I didn’t use it for a while and I made a mistake, I was thinking about Renderman for Maya instead of Renderman Studio.
Last time I checked it was quite limited in comparison to PRMan, but either way I wont be looking back now with Arnold.
I think this confusion in what the different packages do is the idea behind Pixar wrapping it’s various Renderman-For-Maya (RfM) packages into one package.
In Pixar’s product line, Pro Server comes with a number of executables in order to render (prman), process textures (txmake) and compile shaders (shader) - plus a bunch of other commands for doing other various things, but those three are the main ones.
It contains no user-interface tools or plugins to integrate with any other piece of 3D software, if you want to use it with Maya (or any other 3d application) you either need something which exports RIB files (Liquid, AnimalMan or RfM-Pro) or write your own tool to export RIB. Most large studios have chosen in the past to write their own Maya-to-Renderman tools, although I expect that will change to Katana over the next few years.
In terms of the renderer however, there has never been a difference between the entry-level Renderman For Maya and the studio-level ProServer. They both use the same renderer, it’s just what features you could use was limited by how the 3d application interfaced with the renderer.
RfM connected to the renderer directly via the Maya plugin - so you could only render locally, while RfM-Pro connected to the renderer via RIB files - which allowed you to render locally or to a farm.
The features that you couldn’t use in previous versions of RfM however are fairly advanced features which aren’t really for lighting artists and are more for technical directors, shader writers or coders.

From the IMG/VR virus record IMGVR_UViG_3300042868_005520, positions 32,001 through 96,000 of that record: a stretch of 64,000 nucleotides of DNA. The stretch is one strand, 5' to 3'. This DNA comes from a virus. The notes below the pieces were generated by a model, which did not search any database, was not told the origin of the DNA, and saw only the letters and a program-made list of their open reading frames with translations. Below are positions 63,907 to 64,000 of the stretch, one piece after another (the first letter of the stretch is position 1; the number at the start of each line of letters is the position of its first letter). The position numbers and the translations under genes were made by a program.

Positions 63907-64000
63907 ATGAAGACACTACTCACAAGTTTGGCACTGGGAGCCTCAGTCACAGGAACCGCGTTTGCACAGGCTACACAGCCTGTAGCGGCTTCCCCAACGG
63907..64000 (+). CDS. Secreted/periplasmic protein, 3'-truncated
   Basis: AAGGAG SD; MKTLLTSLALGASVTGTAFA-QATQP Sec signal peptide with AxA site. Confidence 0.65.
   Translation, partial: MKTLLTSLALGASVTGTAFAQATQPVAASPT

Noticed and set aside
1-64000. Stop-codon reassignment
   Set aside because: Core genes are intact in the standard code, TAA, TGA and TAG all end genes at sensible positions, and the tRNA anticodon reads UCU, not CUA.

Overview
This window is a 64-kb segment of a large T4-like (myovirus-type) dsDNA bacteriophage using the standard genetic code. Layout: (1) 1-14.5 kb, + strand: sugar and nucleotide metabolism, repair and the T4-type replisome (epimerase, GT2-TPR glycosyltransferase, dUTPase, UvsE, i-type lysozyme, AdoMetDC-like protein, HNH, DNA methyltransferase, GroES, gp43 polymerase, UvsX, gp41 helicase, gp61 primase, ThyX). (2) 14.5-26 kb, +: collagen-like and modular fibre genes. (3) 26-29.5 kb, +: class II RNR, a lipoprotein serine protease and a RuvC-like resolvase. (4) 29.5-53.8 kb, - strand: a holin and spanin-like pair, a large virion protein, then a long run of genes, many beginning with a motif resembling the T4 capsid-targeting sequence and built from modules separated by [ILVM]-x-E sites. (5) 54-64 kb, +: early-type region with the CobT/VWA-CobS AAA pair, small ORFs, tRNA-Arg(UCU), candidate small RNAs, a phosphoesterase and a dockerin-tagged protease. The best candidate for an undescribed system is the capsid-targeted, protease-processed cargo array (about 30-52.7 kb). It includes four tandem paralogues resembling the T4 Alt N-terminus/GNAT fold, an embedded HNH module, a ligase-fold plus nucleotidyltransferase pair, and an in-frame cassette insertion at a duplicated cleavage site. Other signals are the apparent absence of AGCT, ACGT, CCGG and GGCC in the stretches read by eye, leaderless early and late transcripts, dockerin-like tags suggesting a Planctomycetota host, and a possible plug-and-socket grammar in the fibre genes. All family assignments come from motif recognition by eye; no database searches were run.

The Pixar people are very good about giving you a trial lic (assuming you’re a studio and a serious sales proposition). They helped us immensely when we were trialling prman - unfortunately for them we decided to go with Arnold, but that’s neither here nor there. Get in touch with a local reseller or Pixar directly.
I’m not a student and no studio either, doing freelance work on project basis for ad agencies and other studios. RM is not suited for the type of work I do, but rather something I’d love to try for personal shortfilm projects. Oh well, maybe I should contact solidangle and ask if they will sell single nodelocked Arnold licences soon. That’s where the puck seems heading to.
I keep hearing about Arnold and I’m always mystified by that simple site! Renderman has hooks into most major 3d apps, including my favorite Cinema 4d. I’d love to see Arnold have a compatible plug for C4D so I could compare.
Ive used both Renderman and Arnold and will keep using them both on different projects.both are great in different kind of works.like indirect lighting/raytracing in Arnold is way faster and easier than anything i’ve seen, but when it comes to Displacements,DOF,Motion blur,volumes,particles and those kind of things, still nothing can compete with Rman. I’m not a pro RSL writer kind of user but still Rman gives me stuffs for little/fast/one-man-band projects that i haven’t found in other engines.